Sam II earned his nickname due his shy nature and “mournful-looking” appearance (often with a toothpick in his mouth, which earned him a second moniker).

Sams converge

Sam I threw a no-hitter in 1923 but with the dubious distinction of failing to make a single strikeout (a first for a pitcher with a no-hitter).

Sam II threw a no-hitter in 1955 (making him the first black pitcher to accomplish this feat in the MLB).

Sams meet

After his time playing major league ball was over, Sam I remained involved in baseball. Whether by kismet or serendipity, his charitable work among youths in baseball would bring two paths to a cross, as SABR reports:

He kept busy, teaching kids in Woodsfield how to play ball (and securing donations of major-league equipment from some of his old teammates), according to his friend, Ronald Turner; one of those children, from nearby Stewartsville, Ohio, was another Sam Jones, nicknamed “Toothpick Sam.”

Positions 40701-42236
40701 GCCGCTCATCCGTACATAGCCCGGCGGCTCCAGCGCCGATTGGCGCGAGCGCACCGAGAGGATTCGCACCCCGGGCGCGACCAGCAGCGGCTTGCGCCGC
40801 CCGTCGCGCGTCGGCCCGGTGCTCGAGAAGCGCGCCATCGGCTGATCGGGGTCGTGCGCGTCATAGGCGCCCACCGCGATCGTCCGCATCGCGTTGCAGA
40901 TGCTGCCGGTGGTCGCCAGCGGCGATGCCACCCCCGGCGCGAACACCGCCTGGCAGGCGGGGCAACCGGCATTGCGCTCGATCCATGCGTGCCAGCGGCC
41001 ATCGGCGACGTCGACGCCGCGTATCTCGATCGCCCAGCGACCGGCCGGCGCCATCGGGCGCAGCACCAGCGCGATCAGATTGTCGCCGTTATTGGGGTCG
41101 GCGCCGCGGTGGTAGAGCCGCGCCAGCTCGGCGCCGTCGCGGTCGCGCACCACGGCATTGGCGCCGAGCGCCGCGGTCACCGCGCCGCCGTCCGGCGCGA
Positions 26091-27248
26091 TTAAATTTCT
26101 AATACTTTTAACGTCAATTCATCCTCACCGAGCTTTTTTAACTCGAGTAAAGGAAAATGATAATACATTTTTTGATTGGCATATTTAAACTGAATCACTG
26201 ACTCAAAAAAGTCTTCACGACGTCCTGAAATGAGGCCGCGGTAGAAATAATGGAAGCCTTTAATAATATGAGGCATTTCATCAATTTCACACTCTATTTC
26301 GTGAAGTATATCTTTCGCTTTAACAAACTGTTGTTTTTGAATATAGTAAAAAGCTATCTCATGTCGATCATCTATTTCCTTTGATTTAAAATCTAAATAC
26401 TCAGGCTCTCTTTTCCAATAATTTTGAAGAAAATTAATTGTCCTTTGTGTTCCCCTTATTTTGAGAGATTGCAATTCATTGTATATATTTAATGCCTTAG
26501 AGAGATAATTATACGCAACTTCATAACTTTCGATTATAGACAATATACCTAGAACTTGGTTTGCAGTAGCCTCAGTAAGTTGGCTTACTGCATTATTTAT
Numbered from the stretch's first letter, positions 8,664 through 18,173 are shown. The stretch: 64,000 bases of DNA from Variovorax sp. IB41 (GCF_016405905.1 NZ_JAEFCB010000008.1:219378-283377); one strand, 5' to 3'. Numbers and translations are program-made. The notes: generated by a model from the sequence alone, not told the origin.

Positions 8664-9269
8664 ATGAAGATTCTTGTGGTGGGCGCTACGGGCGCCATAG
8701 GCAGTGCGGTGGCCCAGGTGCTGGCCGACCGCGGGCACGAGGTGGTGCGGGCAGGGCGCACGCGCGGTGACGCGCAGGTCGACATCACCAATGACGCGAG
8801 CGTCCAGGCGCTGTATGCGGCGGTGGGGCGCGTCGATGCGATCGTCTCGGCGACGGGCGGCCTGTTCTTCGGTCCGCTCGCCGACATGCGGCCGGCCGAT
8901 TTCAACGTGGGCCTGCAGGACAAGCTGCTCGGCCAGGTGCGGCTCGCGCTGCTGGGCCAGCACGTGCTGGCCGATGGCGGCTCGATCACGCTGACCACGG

Credit: 1958 Topps Sam Jones courtesy of COMC.com.

Herold (Muddy) Ruel, 1933 Goudey

1933 Goudey #18 Herold Muddy Ruel

Muddy certainly seems appropriate for the battered condition of this card (and while this was purchased at a basement bargain price, the seller’s stated “fair” condition is dubious at best). Also, I am not quite sure how Herold earned his nickname, “Muddy.” Perhaps it had something to do with a scrappy, persistent playing style; on the other hand, most players from this era are assigned some kind of eccentric nickname on their trading card. In fact, I wonder how many of these colorful cardboard monikers are simply the result of some sensationalizing publisher, editor, or designer–or, better yet, some alliteratively artistic staff member starved for creative output. In any case, good ol’ Mud seems to have been a fairly solid player in his time. He batted over the often notable .300 threshold on more than a few occasions, and he played catcher for HOFer Walter (“Barney” or “The Big Train”) Johnson. The back of this Goudey card also informs that “He’s a lawyer, as well as a ballplayer . . . and passed the bar.” I can’t think of many other ballplayers with a law degree to fall back on, although in today’s marketplace the baseball skills are probably the better safety net. (Unless you graduate with honors from an Ivy League or other prestigious program, chances are you’ll be working the same Starbucks barista gig as you did in undergrad.) So take it from Muddy: just forget about law altogether–and play ball!